You may have heard the term co-washing tossed around in regards to hair care, but what does it mean? Should you be doing it too?
One of the most wonderful and diverse things about the ever-changing landscape of beauty, hair, and self-care is that every individual is unique, meaning that the processes, products and methods that work for some people may produce varying results for others.
However, it’s all about experimenting to figure out what works best for you and your various hair, skin and makeup needs. In other words, it’s all part of the fun!
Haircare can be a particularly finicky beast to tackle, especially with the various assortment of textures, densities, colours and hair types out there.
Still, co-washing could propose a promising solution to multiple hair quips and quarrels, especially for those with mixed-textured, curly or dry hair types.
If you’re still unclear as to what co-washing is, don’t worry. We will break it down for you and outline its benefits, how to do it effectively and why it’s some people’s best kept go-to hair secret.
Let’s get started!
What is Co-Washing?
We’re glad you asked. Co-washing is the shorter form of the phrase conditioner-only washing. It’s a term used to describe the practice of washing your hair using conditioner only, no shampoo necessary.
More specifically, co-washing involves replacing your regular shampoo with a cleansing conditioner that plays the role of both shampoo and conditioner packaged up into one convenient product.
In this way, it works not only to cleanse the hair and rid it of excess oils and product buildup, like a shampoo, but it also serves to infuse hair with moisture and nourishment as a conditioner would.
The term cleansing condition is a critical term because if you try to co-wash with any run-of-the-mill conditioner in your routine. Instead, you may not get the desired results, and you likely won’t be properly cleansing your hair.
Using regular conditioner will probably have the opposite effect, creating product build up serving to make hair flat and bring it down. Thus, you should specifically seek out products that say cleansing conditioner or co-washes on the label to avoid this mistake.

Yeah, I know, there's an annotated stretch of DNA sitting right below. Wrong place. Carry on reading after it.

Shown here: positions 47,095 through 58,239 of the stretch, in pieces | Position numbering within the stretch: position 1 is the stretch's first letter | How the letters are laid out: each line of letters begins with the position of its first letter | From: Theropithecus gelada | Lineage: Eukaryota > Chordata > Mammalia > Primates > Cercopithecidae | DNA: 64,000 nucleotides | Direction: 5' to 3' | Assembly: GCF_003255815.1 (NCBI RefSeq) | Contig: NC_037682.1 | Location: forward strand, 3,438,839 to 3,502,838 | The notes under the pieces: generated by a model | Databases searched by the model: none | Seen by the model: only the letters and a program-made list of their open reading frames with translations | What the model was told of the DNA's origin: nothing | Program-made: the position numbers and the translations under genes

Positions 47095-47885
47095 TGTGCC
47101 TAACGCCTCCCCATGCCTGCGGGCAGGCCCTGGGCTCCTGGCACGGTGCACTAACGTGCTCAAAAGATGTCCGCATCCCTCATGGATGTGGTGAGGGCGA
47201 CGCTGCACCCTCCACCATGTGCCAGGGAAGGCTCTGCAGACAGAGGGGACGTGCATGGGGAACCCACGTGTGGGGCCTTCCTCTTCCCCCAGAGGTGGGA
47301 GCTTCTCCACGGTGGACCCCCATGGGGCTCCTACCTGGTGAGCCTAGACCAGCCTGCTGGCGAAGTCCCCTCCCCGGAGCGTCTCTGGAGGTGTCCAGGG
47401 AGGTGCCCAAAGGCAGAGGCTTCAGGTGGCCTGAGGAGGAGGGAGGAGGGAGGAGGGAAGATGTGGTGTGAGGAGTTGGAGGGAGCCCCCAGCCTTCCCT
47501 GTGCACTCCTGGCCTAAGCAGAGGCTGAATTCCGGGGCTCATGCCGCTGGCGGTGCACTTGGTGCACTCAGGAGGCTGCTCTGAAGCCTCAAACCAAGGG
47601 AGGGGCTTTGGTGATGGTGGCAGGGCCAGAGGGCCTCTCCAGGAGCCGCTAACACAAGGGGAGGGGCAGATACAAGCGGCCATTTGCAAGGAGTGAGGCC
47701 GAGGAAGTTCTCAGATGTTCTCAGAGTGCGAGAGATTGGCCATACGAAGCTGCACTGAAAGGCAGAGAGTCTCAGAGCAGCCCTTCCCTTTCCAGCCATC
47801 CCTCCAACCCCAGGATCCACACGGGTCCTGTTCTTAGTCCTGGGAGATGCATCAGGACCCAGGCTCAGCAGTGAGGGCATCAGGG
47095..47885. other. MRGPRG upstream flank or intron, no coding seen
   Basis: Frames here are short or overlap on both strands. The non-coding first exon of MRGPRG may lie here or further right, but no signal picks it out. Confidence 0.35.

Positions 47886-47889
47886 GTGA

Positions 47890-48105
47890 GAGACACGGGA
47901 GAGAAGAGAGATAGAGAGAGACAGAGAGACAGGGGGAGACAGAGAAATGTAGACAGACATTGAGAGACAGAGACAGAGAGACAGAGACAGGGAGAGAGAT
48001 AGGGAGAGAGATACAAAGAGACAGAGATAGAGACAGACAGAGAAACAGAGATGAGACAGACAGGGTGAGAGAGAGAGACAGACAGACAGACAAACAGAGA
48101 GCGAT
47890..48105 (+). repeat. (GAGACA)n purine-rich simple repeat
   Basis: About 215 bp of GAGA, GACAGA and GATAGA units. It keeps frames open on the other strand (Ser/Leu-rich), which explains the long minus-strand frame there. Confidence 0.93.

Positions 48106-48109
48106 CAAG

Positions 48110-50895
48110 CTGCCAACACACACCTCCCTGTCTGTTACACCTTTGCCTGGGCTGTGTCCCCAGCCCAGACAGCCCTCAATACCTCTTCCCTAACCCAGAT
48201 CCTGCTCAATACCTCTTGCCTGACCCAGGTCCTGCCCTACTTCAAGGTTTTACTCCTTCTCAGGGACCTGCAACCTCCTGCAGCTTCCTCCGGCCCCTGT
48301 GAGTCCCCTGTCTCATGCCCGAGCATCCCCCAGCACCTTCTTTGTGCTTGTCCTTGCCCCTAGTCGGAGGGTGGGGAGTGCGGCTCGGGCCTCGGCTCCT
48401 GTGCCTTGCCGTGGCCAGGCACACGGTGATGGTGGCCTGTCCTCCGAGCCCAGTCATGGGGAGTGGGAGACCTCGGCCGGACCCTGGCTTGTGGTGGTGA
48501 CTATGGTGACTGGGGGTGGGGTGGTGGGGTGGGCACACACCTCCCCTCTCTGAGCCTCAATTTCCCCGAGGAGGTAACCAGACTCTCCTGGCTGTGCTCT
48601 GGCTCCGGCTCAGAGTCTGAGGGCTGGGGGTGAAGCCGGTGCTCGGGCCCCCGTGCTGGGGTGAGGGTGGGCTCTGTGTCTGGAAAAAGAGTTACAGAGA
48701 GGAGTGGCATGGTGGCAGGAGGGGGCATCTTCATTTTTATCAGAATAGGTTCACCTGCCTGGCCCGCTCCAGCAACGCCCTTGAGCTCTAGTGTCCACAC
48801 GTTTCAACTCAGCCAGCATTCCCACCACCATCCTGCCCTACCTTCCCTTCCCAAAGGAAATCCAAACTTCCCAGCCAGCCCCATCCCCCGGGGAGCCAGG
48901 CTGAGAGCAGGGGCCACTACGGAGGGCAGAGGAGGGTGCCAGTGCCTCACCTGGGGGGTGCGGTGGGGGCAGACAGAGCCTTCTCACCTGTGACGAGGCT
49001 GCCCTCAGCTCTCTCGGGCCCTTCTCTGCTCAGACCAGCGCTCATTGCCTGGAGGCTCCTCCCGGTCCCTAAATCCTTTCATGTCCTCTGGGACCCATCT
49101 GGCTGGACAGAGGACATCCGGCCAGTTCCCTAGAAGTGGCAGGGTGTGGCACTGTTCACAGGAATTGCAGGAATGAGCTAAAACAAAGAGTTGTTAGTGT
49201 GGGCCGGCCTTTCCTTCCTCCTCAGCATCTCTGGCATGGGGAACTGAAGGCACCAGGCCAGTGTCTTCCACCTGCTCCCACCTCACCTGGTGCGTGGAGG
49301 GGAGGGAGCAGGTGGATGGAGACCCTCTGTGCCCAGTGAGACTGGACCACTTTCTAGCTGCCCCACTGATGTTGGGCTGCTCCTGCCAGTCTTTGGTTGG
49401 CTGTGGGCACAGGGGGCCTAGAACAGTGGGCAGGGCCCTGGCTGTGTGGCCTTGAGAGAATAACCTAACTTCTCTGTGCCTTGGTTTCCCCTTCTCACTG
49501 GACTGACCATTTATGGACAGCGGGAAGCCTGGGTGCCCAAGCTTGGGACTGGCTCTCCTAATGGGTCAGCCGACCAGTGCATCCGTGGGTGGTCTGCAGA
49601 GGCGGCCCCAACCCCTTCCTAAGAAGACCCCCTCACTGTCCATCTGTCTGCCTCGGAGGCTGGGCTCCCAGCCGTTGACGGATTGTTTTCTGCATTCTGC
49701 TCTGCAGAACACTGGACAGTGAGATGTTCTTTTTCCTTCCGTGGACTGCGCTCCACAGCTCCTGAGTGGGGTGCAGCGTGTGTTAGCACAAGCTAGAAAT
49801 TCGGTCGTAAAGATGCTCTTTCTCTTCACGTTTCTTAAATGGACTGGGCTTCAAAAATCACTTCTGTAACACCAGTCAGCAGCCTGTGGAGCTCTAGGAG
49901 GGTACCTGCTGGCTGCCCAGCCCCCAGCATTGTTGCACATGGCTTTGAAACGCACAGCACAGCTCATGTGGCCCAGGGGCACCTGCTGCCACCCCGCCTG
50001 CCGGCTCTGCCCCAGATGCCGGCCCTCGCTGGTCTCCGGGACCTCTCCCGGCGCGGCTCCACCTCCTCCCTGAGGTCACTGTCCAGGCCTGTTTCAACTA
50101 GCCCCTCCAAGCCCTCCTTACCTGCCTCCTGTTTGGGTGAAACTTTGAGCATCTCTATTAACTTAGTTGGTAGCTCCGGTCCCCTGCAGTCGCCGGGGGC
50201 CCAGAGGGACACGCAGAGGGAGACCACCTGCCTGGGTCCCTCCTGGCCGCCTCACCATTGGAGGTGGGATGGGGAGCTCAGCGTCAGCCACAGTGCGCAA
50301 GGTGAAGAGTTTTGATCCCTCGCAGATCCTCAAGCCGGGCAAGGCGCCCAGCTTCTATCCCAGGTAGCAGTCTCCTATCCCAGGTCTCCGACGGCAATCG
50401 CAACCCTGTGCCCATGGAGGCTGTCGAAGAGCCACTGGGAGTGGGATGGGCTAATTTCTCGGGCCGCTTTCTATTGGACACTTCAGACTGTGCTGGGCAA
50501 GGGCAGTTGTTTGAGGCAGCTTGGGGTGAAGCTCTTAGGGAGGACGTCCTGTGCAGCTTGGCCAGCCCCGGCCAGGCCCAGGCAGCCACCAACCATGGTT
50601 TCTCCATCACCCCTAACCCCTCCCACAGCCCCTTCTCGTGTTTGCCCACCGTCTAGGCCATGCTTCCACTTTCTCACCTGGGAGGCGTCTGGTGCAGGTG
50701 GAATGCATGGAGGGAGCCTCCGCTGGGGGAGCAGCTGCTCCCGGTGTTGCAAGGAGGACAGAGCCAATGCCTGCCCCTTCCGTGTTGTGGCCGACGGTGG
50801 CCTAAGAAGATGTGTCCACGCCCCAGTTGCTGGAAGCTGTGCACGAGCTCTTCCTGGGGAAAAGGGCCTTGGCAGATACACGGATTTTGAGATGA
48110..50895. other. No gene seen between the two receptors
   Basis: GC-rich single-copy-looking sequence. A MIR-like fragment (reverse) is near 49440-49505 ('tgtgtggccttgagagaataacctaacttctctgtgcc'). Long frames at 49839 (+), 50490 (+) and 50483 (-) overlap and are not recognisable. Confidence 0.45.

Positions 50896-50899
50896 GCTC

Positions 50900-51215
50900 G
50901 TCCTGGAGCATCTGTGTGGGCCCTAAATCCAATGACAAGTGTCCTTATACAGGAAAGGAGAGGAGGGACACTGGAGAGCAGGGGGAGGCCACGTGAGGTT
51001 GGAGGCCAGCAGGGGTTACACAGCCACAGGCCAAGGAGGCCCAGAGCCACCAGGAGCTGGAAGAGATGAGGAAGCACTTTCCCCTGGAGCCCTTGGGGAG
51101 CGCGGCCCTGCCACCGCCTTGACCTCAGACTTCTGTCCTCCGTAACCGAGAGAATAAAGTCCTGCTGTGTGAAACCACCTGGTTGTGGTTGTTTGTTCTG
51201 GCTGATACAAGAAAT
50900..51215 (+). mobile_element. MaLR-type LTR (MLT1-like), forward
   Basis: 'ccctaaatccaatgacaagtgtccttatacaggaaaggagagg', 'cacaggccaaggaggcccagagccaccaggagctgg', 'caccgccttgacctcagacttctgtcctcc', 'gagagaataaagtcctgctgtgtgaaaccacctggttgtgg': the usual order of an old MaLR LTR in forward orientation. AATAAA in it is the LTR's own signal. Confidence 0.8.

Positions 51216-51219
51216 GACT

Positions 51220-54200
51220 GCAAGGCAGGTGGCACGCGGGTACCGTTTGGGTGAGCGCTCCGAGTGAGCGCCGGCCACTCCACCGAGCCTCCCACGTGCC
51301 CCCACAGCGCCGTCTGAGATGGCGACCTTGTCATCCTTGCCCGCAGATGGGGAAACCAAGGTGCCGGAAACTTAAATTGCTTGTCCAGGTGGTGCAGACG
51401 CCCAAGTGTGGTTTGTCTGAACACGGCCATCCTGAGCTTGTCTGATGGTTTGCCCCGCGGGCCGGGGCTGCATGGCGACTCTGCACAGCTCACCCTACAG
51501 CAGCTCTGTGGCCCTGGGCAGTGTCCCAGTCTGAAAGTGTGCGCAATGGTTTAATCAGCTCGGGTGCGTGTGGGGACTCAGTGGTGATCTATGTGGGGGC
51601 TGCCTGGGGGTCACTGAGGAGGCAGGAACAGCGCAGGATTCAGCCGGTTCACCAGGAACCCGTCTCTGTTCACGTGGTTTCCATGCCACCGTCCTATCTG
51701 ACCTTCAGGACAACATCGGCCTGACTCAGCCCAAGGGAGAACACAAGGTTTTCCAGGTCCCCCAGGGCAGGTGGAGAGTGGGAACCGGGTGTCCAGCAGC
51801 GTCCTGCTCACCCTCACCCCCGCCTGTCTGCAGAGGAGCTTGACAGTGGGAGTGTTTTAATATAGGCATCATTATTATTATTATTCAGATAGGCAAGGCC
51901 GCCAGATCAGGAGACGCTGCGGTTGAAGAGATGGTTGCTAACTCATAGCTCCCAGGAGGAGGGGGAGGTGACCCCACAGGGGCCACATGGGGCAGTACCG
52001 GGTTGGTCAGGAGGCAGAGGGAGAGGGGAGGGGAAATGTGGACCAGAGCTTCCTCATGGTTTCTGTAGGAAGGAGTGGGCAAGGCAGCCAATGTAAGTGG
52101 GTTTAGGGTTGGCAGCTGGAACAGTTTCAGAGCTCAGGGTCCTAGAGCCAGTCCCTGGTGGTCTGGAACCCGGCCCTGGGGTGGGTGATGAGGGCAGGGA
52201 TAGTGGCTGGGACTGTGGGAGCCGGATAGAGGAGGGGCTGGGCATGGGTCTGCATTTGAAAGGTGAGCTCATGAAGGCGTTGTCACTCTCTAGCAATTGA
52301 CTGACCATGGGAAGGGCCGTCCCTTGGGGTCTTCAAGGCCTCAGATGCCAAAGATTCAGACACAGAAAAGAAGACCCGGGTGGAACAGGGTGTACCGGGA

Although co-washing can work year-round, it is particularly beneficial to switch during the warmer parts of the year.
The reason for this is because people are more likely to wash their hair more frequently due to the hot weather causing us to sweat and participating in warm-weather activities, such as being out in the sun and being exposed to UV rays and swimming in chlorine or saltwater.
These endeavours can cause a lot of damage to your hair. Still, co-washing can help rectify it by supplying an ideal compromise of providing an efficient method for washing hair and getting it perfectly squeaky clean without potentially drying it out too much from regularly shampooing more than you usually would.
The danger of a lot of shampoos is that they include potentially harmful ingredients, such as sulfates. Sulfates are chemicals found in multiple beauty products that serve as cleansing agents. They can also be found in other products as well, including household cleaners and detergents.
Two of the most common sulfates found in shampoo are sodium lauryl sulfate, or SLS, and sodium laureth sulfate, also referred to as SLES. Their purpose is to create that familiar foaming lather you associate with the old homage: rinse, lather and repeat.
It may come as a surprise, but your hair products do not need to foam or create bubbles to work or be effective.
In fact, many manufacturers will often add foaming agents into these products afterwards for the sole purpose of making bubbles.
Ultimately, it comes down to psychology. According to Professor Ray Dagastine, a research scientist from the University of Melbourne’s School of Engineering, people don’t typically believe their hair is being cleansed unless they see foam appear. However, it’s not actually necessary.
These components can also be incredibly drying when used regularly, stripping your scalp of its natural oils and causing hair to become dry, damaged and brittle.
However, there are undoubtedly sulfate-free products out there. You just have to know what to look for. Specifically, items that spell this out on their label.
So, if you’re wondering why your hair isn’t as lustrous as it could be, sulfates in your shampoo may be the culprit. In this way, opting for co-washing instead may be the ideal pep your scalp care routine needs to allow healthier, stronger hair to grow.
What are the Benefits?
Co-washing your hair can be an incredible game-changer for individuals with dry, wavy, curly, mixed-textured or coarse hair. It can also be beneficial for colour-treated hair as well.
Anyone with this type of hair texture or makeup will know that it can be challenging and frustrating to style appropriately and effectively after washing with shampoo.